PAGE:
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Te Mato Vai Stage 1 Upgrade – Making the ring main safe to carry water to households


As Landholdings Limited (Landholdings) prepares to reconnect upgraded sections of the ring main pipes to the public water supply, disinfecting the new pipes is an important step required to protect public health.


Pipe disinfection is standard practice when connecting any pipes or infrastructure to a water network, as pipes can become dirty during construction. One-off disinfection removes any contaminants such as bacteria or viruses that could have entered the pipes.


Under National Environment Service (NES) supervision, Landholdings will flush the pipes with a chlorine solution to ensure the new connections do not contaminate the water supply. They will do this before the system is connected, so none of the chlorine used will go into the public water supply.


After flushing, they will remove the chlorinated water and dispose of it responsibly, in line with methods approved by NES.


Will there be chlorine in our water supply?

No - while the new system will be cleaned using chlorine, this is done before the new structures are connected into the water supply. No chlorine will be added to the water supply at this stage.


Won’t there be some chlorine left in the pipes after they’ve been cleaned?

There may be a very small amount of chlorine left on the surface of the disinfected structures when we are ready for commissioning. We will wash this out and test the water to ensure there is no chlorine left in it before connecting the new system to the public water supply.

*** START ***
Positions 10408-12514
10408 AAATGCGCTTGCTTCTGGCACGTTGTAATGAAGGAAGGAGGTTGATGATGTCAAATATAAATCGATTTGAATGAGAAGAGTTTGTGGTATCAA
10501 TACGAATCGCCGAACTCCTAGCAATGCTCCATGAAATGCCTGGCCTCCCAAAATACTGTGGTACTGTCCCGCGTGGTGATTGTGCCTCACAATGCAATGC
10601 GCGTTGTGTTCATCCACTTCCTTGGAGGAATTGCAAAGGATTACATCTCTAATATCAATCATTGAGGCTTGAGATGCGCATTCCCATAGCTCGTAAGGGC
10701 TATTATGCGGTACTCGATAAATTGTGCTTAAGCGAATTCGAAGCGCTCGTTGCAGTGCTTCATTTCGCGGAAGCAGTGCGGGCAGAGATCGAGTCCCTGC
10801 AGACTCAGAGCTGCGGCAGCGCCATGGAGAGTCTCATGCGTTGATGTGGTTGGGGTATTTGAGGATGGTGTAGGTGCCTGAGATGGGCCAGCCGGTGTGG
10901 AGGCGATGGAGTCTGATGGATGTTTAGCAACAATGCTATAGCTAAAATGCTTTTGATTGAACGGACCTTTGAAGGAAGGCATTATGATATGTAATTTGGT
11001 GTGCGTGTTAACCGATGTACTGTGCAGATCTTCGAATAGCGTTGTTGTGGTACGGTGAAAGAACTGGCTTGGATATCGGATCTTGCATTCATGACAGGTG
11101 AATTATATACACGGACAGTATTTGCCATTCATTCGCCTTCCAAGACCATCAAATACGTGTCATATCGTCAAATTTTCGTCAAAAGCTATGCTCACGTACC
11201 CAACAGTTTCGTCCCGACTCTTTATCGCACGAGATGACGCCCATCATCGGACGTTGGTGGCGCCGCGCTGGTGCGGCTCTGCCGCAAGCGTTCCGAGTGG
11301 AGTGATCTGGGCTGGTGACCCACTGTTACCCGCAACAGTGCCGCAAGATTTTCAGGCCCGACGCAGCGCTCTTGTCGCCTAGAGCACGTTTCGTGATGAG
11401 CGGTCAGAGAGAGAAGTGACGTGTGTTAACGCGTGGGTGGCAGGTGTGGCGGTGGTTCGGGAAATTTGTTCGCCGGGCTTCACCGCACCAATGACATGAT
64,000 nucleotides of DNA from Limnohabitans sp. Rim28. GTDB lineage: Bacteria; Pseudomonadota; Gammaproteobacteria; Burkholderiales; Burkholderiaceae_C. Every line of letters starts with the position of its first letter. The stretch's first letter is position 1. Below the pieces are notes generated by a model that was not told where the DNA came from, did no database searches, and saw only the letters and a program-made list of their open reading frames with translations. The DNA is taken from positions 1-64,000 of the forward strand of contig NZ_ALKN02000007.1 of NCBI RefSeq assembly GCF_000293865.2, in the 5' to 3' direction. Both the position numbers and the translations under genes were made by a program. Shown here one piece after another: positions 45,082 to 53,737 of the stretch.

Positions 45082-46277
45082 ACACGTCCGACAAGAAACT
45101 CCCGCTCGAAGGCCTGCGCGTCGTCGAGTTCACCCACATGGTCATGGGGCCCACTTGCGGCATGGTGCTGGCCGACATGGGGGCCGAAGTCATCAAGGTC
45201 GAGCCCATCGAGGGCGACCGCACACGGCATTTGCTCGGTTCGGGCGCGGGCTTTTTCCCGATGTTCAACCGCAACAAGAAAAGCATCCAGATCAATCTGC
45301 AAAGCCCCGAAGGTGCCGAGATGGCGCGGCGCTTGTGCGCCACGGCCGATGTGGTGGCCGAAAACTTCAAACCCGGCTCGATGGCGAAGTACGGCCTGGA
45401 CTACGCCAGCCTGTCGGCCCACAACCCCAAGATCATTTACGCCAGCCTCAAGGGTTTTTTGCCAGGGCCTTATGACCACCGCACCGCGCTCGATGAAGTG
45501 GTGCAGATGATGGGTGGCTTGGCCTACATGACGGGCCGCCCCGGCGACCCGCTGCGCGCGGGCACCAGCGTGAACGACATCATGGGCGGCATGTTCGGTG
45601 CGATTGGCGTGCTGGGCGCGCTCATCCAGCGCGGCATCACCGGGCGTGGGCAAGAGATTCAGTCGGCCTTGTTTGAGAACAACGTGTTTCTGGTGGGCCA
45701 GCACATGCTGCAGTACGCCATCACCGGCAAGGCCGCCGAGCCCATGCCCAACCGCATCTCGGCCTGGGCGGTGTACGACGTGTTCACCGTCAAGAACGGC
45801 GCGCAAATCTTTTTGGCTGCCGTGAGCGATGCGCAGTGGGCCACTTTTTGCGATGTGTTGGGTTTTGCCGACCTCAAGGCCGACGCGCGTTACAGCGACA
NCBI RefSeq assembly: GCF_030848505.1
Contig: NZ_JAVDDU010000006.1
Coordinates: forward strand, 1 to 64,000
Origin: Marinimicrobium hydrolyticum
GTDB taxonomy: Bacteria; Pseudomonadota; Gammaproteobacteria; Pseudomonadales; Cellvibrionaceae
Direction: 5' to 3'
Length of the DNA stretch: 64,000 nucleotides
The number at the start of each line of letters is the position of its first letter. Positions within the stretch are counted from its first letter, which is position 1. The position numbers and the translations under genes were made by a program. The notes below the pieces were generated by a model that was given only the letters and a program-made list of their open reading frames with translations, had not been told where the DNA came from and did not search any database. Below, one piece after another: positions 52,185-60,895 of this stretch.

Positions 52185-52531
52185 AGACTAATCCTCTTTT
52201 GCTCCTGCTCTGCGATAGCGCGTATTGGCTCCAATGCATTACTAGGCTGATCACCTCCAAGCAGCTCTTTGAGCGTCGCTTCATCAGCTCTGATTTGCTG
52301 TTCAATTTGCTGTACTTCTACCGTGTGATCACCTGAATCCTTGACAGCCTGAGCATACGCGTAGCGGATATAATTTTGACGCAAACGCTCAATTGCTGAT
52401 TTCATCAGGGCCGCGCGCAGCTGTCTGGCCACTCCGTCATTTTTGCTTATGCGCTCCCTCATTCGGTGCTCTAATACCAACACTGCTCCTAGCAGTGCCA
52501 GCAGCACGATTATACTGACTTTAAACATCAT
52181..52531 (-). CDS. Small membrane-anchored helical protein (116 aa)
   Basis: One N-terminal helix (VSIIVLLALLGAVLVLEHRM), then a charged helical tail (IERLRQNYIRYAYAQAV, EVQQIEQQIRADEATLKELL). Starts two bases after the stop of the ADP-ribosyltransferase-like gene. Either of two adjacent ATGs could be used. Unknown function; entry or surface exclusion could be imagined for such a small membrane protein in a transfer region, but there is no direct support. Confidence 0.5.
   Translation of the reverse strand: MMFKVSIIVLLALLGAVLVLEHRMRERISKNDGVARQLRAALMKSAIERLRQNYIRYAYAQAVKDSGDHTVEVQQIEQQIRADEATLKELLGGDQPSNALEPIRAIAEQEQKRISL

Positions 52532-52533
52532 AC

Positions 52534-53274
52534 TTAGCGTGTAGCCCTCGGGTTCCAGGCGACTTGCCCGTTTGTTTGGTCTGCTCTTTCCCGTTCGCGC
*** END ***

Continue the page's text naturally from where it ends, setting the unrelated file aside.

How do you dispose of the chlorinated water?

Landholdings is using one of two disposal methods approved by NES:

  1. Remove the chlorinated water from the pipe, pump it into a water cart and take it to the disused T&M Heather’s quarry for disposal.

  2. Remove the chlorinated water from the pipe, pump it into a to an aerated water tanker on site. Test the water for residual chlorine. When tests confirm there is no detectable chlorine in the water, discharge the water onto the ground.


How do you know this is safe for the environment?

NES have reviewed and approved both options and will supervise the work on site to ensure the most appropriate option is used for each location.


Chlorine is a gas at room temperature, and when it’s mixed with water its molecules escape into the air over time. This happens more quickly in warmer air and water temperatures, and when the water is aerated. This makes it easy to dispose of the chlorine solution used to disinfect the pipes, as long as it’s done in accordance with industry guidelines.


How are you monitoring the effects on the environment?

NES have approved the disposal methods and are supervising the disposal processes.

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